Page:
By Joán Lopez
So-called marginal communities find ways to deal with conflicts, as well as respond to structures of violence and systematic oppression. These responses can take the form of organized leadership that sets in motion strategies of affirmative and collective action. Case-in-point: the comunas of Medellin, Colombia.
Built during the late 1940s, 50s and 60s, mostly by people who were either victims of forced displacement or those looking to improve their lives, these comunas or barrios have been designated as marginal. The residents have experienced systematic oppression and have dealt with powerful structures of violence from insurgency groups and gang activity, to narco-trafficking, and state violence with its proxy paramilitary groups. Given this, the history of the comunas of Medellin is a history of violence and conflict, but, above all, a history of community building and collective responses to the dynamics of systemic oppression and structural violence.
Youth have been a positive central force between the constant clashes of conflicts and the community’s responses to these conflicts. Hundreds of youth collectives and community leaders have emerged in the peripheral neighborhoods of Medellin to claim and reclaim their own human dignity and that of their fellow neighbors. The AC4 Youth, Peace and Security project (YPS) has concentrated its efforts in identifying and understanding the origin, establishment, and best practices of youth leaders in Medellin. The YPS project has used its own practical and theoretical knowledge and experience to engage these youth leaders to identify and promote the innovative work they have been doing. Their work has called attention to their political activism, community and peace building, and leadership.
During the last few months, as a result of the implementation of two Social Labs in Medellin, another focus of analysis has emerged. In conversations with partners in the barrios and with researchers from EAFIT University in Medellin, new questions have arisen: who are those emergent conflict mediators that are not organized and therefore not recognized as community leaders in the strictest sense of the term? What about the corner store owner that at the time of indiscriminate shootings between rival gangs opened up the doors of her store to allow passersby to step in and take refuge? Or the grandmother that mediates in the conflicts of her grandsons’ gang activities, and thus de-escalates gang related violence?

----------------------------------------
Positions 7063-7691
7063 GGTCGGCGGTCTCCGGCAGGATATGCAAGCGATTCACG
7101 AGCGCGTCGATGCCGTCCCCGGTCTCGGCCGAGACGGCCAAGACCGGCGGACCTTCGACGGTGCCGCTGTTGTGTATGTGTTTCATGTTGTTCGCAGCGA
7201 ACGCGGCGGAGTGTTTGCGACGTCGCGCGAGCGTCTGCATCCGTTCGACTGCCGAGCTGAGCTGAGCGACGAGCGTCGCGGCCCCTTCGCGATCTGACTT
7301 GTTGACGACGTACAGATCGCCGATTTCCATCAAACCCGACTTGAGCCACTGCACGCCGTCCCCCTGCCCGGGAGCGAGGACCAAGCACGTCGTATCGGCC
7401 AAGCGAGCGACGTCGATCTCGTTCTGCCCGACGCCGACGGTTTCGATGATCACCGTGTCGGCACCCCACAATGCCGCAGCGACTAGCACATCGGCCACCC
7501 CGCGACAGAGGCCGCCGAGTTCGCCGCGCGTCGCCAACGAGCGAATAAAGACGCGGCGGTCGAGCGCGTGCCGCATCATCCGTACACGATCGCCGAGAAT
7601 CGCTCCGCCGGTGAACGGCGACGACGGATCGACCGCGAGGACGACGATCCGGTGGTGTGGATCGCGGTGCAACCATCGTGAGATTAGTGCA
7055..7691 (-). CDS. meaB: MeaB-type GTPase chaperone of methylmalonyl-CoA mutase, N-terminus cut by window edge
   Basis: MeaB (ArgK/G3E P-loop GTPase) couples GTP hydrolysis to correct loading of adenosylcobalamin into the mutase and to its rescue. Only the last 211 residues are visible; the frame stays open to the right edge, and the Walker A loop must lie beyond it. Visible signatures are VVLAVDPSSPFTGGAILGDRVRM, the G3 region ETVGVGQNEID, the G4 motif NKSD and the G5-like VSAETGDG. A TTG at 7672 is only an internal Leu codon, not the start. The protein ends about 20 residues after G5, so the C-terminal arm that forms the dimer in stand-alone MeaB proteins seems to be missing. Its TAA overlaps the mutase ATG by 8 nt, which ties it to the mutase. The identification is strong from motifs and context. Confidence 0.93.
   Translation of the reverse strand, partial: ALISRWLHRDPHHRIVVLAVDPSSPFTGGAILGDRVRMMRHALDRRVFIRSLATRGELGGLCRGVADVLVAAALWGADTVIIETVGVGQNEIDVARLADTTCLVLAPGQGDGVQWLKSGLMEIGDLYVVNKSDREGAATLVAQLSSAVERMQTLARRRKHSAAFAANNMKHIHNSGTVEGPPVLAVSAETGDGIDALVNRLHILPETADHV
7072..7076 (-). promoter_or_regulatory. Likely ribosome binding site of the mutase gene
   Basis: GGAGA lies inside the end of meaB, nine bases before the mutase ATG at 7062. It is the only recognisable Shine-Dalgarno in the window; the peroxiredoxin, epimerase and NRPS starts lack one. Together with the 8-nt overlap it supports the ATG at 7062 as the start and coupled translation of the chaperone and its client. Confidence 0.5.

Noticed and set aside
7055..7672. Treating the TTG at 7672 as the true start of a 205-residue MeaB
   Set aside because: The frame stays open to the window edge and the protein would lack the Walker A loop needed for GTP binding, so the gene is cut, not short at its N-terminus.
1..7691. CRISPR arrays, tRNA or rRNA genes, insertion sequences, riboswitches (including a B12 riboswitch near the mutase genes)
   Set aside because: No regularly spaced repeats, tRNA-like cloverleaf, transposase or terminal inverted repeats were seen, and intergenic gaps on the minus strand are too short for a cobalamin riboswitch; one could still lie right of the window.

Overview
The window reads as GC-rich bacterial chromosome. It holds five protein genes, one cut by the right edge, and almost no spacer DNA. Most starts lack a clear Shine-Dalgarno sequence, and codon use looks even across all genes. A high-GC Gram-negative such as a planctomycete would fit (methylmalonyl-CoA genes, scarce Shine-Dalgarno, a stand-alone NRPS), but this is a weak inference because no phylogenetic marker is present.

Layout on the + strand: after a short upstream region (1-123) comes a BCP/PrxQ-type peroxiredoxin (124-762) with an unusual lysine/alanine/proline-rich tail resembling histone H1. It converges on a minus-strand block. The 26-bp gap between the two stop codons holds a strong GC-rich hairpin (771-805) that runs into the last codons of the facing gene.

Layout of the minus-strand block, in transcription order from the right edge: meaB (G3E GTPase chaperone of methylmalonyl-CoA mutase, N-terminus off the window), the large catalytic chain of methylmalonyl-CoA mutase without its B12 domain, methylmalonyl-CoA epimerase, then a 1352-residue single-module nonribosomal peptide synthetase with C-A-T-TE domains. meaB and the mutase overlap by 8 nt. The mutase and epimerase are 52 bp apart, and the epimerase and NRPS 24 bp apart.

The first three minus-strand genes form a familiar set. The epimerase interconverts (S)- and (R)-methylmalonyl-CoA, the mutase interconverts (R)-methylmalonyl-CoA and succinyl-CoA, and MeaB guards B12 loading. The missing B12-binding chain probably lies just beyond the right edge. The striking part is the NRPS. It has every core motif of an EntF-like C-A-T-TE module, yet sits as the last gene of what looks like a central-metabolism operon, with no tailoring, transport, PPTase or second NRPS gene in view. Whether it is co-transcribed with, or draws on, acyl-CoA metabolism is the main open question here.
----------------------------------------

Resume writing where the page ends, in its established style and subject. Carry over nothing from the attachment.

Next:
Stories of these sorts are common in Medellin’s barrios, but the protagonists are seldom taken into consideration in conversations about peace building, conflict mediation and community transformation. In fact, at least in the last 40 years, social conflicts have been dealt with at multiple levels: that of organized leadership; and at the level of individual informal mediators who lack recognition. Those who take mediation efforts informally have not been taken seriously nor analyzed.
YPS researchers along with fellow researchers from EAFIT University and youth leader colleagues in the field want to explore such “organic forms of mediation,” and to define the profile of the “organic mediator.” We believe that by identifying and understanding the mechanisms of how these forms of mediation work, we can shed more light on the way social conflicts are mediated, as well as on the cultural dimensions that are implicit in the mediation and transformation of conflicts.
The results from this investigation will contribute enormously to the field of conflict resolution, peace building, and youth leadership, which will inform innovative theories and methods for practitioners who are interested in mediation, conflict management and transformation. YPS will launch this new research initiative in 2019.
Joán Lopez coordinates the Youth, Peace and Security program at Columbia’s Advanced Consortium on Cooperation, Conflict, and Complexity.